Yearly Visit from a Garden Spider

Source: http://baddestmotherever.com/2014/10/15/the-writing-spider/

Every year since I’ve been gardening here in the southeastern USA, my garden has been visited by one or more large, colorful, web spinning spiders. I call them “zipper spiders”, because of the zipper-like structure in the middle of their webs, but they’re more commonly called the “black and yellow garden spider”.

“Argiope aurantia” is the scientific name of this particular arachnid, and its bite is supposedly harmless to humans, although I can assure you I have absolutely no intention of finding out if this is true or not! Spider bites aren’t something to fool with. Several years ago my best friend got bit on the foot by what we assume was a brown recluse, and he wound up in the hospital for several days, getting pumped full of steroids. Besides, “harmless” in many descriptions of this spider is compared to a bee sting, and I don’t know about you, but I prefer NOT to be stung by bees.

I really don’t like spiders, (besides the previously mentioned episode my friend had with the brown recluse, I have bad memories of shaking off spiders that would get stuck on me while I was hiking through the woods – ugh!!), and in most cases if given a chance I’ll squash them, but so far these “zipper spiders” and I have been able to co-exist. They are pretty, and they eat bugs, so I leave them alone. And in turn, they leave me alone! I can weed around a web without one bothering me, which is a good thing, because they can move fast! But trust me, one bite, or one bad experience, and they’re toast. I’ll shoot them with wasp spray!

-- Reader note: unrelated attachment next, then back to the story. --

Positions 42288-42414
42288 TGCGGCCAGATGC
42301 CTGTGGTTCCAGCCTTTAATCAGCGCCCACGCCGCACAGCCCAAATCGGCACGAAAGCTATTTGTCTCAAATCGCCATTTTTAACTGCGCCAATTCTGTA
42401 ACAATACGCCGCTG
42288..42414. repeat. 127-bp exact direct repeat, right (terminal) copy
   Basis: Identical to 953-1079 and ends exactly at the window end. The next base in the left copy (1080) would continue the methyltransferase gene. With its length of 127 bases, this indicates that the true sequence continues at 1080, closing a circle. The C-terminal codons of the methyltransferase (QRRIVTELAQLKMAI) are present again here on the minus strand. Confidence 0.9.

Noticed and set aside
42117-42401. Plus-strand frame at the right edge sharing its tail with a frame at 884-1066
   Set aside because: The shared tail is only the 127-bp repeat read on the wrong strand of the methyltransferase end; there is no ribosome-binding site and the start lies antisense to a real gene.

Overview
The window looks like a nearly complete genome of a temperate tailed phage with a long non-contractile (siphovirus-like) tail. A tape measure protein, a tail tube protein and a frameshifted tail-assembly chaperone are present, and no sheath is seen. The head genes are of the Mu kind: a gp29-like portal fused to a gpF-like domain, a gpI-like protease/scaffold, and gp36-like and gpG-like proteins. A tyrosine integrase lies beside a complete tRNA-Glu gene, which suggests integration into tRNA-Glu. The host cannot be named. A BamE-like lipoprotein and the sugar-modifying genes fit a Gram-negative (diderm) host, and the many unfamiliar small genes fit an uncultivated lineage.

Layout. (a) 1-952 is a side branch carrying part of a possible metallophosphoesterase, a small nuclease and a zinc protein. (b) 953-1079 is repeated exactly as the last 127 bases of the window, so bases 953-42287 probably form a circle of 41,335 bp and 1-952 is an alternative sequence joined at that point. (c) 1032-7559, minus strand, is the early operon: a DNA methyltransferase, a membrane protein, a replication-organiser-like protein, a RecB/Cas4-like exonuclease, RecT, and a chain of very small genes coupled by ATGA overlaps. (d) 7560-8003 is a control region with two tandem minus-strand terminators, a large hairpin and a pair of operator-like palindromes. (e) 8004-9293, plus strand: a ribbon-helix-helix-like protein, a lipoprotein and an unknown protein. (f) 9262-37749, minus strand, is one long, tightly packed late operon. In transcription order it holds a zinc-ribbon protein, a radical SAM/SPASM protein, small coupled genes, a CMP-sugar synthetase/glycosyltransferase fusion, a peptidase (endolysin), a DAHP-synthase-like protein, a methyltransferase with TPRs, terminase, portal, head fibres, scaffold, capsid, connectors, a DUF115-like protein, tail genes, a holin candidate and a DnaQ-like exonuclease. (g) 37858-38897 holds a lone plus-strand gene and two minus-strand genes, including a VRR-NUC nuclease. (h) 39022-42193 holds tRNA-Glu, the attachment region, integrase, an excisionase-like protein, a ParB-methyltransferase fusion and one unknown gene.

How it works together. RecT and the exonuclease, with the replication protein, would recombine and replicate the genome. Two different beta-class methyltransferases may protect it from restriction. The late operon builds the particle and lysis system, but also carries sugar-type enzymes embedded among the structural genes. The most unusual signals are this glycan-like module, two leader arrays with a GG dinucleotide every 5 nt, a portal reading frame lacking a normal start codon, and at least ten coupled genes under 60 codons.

They spin large sprawling webs. The technical term for that “zipper” in the middle of the web is “stabilimentum”, (run that word past your local know-it-all!), and no one really knows what its purpose is. The webs seem strong, as do the spiders themselves, but inevitably one day in early fall both spider and web just disappear, (beamed up to the mothership?), leaving behind a few forlorn ragged strands of silk. According to Wikipedia, (so this may or may not be true), the spider eats her web every night and respins it each morning, so maybe one day she just decides the effort is no longer worth it?

Further reading.

Wikipedia article on these guys, (or, more properly, ladies): http://en.wikipedia.org/wiki/Argiope_aurantia

Another good “zipper spider” article: http://aggie-horticulture.tamu.edu/galveston/beneficials/beneficial-24_spider_blackandyellow_argiope.htm